What once seemed a far-off goal for mold and die work, as well as medical parts, is now a reality, based on new technologies you can investigate today.
|The implant is produced with the highest CNC
precision on an HSC machine
The challenge had always been threefold for mold and die work and medical parts machining, especially those medical parts in the highly competitive and material cost-intensive orthopedic markets. Namely, all the programming, setup, and machining time needed to be costed against a very short, or even one-off run. Worse, if the material was very expensive, additional care was critical to minimize or eliminate scrap. The strategy for milling medical implants and even routine mold cavity inserts would often involve building an inventory of near-net shapes. Again, in the case of high-cost materials, this strategy was simply impractical.
Machine builders and especially software providers had long struggled with this scenario, with the potential solutions taking two tracks. For a decade or so, the rush towards higher spindle speeds was all the fashion, similar to the ipm “contest” seen among the EDM builders in the past, as that technology was and remains a very popular technique for manufacturing these products. Likewise, the translation software for CAD to CAM to post-processor to CNC was running in various directions for some time.
Today, high speed cutting (HSC) has evolved to a highly sophisticated combination of spindle speed coupled with resolution in linear motor, drive and encoder packages, while another trend has emerged on the software side. Whether you’re working with high-precision mold cavity inserts, hip joints, or dental implants, it’s now possible to dramatically reduce the work steps involved to get the CAD drawing or even the data from a CAT/CT scan file into the CNC machine tool and produce a single part from a standard block of material.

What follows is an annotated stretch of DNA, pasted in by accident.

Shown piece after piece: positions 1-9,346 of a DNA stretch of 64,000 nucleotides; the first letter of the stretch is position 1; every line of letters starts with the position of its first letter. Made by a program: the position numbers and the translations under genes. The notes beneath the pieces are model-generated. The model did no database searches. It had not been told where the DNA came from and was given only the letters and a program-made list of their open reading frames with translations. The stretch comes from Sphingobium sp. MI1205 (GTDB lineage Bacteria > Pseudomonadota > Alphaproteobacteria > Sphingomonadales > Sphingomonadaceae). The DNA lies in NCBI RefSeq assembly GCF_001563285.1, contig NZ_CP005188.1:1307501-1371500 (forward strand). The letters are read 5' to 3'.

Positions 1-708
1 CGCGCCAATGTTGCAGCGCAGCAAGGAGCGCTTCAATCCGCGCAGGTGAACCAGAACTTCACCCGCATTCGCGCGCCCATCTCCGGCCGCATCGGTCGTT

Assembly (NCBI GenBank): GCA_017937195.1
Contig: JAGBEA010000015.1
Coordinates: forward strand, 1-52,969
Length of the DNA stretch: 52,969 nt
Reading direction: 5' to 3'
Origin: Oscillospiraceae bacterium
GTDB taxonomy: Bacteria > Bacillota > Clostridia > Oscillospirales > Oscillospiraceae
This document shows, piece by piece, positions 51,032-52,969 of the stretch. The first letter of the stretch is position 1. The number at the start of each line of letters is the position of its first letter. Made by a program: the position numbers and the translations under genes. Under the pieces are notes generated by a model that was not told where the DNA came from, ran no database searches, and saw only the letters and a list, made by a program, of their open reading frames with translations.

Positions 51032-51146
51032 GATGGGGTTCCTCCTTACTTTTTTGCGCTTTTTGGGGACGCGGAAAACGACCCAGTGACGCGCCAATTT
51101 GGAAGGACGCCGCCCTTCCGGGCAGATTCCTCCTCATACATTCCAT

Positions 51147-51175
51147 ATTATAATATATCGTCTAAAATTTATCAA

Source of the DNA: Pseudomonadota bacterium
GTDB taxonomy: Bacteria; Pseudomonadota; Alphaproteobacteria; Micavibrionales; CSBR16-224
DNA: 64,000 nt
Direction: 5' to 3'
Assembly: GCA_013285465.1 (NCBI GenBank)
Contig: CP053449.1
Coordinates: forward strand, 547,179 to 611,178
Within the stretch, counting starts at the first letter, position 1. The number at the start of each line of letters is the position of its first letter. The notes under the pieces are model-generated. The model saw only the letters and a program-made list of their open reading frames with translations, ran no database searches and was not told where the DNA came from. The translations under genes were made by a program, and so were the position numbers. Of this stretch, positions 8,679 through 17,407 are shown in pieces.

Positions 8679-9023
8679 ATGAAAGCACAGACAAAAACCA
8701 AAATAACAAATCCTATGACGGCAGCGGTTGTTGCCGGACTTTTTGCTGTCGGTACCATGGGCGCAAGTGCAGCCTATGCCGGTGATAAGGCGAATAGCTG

New translation software on the CAM/PP/NC level is now on the market from several sources to permit the fast and accurate generation of a cutting path on the CNC, whether the cutting is done on a conventional HSC machine tool or even via some of the alternative machining methods such as ultrasonic. The latter method is gaining traction in the composites market especially.
For machining complex, non-linear surfaces, from the straight geometric designs of mold cavities to the totally non-uniform geometry of the human body, the translation software can be greatly assisted by the newer simulation software found on the market. Ideally, and this is also a reality today, when the complete execution of the machining cycle can be accomplished offline in real time, the estimating is easier and far more precise, resulting in closer approximations to true costs and more profitable work for your shop.
|Finished knee joint ready for implanting.|
The CNC platforms needed to make the above scenario actually happen in your shop are also available today. Most critical when seeking out the right solution is to find technology where the simultaneous measuring and calibration of all machine multi-axis kinematics for jerk limitation, feed forward control, look-ahead, pilot control, and tool tip orientation are performed in process. Adjustments can be made during the cycle to accommodate even slight variances in the material. Remember, these are not “someday” wishes for shops doing this type of work, they are realities on the market now. Just as the jump from three- to five-axis machining seemed intimidating a few years ago, this notion that you can go from a CT scan to a manufactured part in a seamless fashion, with predictable CNC control on an HSC machine with surface finish to Ra 0.2 m, might appear beyond your reach.
Randy Pearson, a longtime veteran of the machine tool industry, is the Siemens sales support manager for U.S. dealers and OEMs. His special interest is the training aspect on CNC machine tools, through the various seminars and classes the company conducts at votech schools and on-site at shops, as well as the Siemens training facilities around the country.
For additional information on the products and technologies discussed in this article, see Eldon James Corporation.